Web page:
As my plane was touching down, however, the taxi ban was lifted. After I retrieved my luggage I caught a cab into the center of town. It was 5:00 PM — the heart of rush hour. It was incredibly eerie; there was not a car nor any people on the streets.

It turned out that my hotel was across the street from the bomb site. There were barricades everywhere, staffed by hundreds of police. The press had set up across the street from the entrance to my hotel:

As I entered the lobby of my hotel I ran into Good Duck Man Don Rosa. He informed me that the Comic Con had just been cancelled (understandably, the Convention Center couldn’t give the show organizers a straight answer as to whether or not the Convention Center would be open Saturday morning. The second perp had not been found yet and there was a massive manhunt going on with huge chunks of Boston still locked down). I called to verify and, sure enough — no show.

I hadn’t eaten and was starving. I was informed by the hotel that their restaurant was open, along with just two others in the area, so if I wanted to eat, I had better put my name down on the seating list because the place was soon going to be packed. It was.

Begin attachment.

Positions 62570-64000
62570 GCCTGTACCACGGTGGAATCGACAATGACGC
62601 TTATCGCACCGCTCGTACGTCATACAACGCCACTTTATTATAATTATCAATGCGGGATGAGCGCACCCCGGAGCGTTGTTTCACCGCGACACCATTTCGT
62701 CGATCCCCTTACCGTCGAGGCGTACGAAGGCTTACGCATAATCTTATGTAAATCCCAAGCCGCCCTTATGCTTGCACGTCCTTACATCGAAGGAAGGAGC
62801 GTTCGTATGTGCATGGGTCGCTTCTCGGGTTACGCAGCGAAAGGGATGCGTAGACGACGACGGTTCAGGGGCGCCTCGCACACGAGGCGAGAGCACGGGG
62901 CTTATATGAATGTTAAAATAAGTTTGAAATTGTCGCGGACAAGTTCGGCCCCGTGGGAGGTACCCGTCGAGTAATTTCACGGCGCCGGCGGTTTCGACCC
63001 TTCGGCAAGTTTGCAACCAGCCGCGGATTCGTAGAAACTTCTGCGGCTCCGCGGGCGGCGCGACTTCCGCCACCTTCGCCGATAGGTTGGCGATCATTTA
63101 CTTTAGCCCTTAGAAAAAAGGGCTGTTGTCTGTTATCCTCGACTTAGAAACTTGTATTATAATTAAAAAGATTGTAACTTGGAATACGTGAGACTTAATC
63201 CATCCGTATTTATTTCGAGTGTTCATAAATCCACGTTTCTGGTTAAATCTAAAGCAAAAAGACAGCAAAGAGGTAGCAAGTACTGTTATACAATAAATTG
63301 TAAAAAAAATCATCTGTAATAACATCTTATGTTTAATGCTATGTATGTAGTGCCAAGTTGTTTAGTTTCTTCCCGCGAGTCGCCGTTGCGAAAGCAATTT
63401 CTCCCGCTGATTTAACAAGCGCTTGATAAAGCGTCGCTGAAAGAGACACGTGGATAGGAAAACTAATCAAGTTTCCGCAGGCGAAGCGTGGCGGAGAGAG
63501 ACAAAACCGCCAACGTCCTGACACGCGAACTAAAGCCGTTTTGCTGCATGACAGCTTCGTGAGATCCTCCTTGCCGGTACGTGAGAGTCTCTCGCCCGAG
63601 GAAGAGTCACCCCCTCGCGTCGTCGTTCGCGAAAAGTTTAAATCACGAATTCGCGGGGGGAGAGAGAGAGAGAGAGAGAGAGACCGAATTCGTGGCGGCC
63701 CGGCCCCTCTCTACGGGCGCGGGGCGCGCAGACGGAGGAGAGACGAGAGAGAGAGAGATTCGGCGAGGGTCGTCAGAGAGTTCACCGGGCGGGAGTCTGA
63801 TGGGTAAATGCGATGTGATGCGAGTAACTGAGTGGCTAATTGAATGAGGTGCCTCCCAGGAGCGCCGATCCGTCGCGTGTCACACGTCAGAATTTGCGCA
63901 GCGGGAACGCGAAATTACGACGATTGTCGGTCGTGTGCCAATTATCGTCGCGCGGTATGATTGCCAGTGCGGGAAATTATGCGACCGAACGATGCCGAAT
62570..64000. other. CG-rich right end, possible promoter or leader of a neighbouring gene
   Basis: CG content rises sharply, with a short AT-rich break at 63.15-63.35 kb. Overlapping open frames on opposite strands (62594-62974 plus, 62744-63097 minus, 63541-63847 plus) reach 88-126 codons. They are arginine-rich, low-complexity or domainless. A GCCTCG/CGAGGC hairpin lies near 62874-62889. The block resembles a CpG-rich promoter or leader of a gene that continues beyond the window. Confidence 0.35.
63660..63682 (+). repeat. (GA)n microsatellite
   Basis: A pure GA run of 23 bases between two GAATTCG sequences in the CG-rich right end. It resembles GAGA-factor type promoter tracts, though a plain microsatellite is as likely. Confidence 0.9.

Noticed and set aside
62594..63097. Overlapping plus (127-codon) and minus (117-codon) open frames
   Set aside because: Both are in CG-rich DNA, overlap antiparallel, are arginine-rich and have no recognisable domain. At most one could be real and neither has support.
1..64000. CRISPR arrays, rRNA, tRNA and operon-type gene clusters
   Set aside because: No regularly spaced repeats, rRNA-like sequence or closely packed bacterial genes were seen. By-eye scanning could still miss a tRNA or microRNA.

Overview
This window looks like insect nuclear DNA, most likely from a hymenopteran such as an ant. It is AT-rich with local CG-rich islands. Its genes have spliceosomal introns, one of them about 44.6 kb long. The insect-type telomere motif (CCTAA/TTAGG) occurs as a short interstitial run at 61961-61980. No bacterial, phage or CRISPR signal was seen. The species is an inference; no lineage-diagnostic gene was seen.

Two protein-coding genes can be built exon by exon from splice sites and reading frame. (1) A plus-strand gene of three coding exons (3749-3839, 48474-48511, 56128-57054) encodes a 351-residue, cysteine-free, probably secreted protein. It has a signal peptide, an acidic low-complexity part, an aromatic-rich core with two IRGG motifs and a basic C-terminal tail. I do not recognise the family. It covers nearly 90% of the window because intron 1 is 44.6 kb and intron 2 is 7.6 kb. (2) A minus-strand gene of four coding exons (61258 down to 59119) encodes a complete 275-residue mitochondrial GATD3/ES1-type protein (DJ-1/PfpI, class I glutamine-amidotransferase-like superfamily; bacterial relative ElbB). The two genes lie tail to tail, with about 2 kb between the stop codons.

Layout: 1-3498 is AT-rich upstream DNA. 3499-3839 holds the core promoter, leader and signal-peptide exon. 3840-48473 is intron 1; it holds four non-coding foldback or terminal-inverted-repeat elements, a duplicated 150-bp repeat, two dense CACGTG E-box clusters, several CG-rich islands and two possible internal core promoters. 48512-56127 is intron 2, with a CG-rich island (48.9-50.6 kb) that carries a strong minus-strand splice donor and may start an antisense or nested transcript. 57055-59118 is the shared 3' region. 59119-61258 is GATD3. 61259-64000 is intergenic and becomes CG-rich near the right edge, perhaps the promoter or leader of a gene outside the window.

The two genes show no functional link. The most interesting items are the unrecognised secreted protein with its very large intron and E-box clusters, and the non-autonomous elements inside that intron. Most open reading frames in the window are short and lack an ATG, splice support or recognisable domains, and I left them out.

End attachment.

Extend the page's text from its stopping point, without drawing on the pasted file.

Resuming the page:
At dinner I sat with a fellow screenwriter from Los Angeles (Coincidence? I have begun to doubt that coincidences exist, as they happen to me on such a regular basis).

After dinner I met up with Frank Cho and some other artists. We spent the evening at the bar. I was over-served far too many Kentucky Bourbon beers (that’s beer that’s been stored in former Bourbon barrels — very potent). Thanks for all the free drinks, guys!

With the convention cancelled, I had the next day (Saturday) to myself. Boston is an astounding art city. The first place I always visit in Boston is the Boston Public Library. I go there to see (and drool over) the Symbolist murals by John Singer Sargent and especially the Holy Grail murals by Edwin Austin Abbey. And, Hey! — the library was right across the street from my hotel:

To my great disappointment, though, there were barricades preventing anyone from entering the Library. So close — yet so very far.

I decided to explore the area and have lunch. I found a great place to eat, the Parish Café.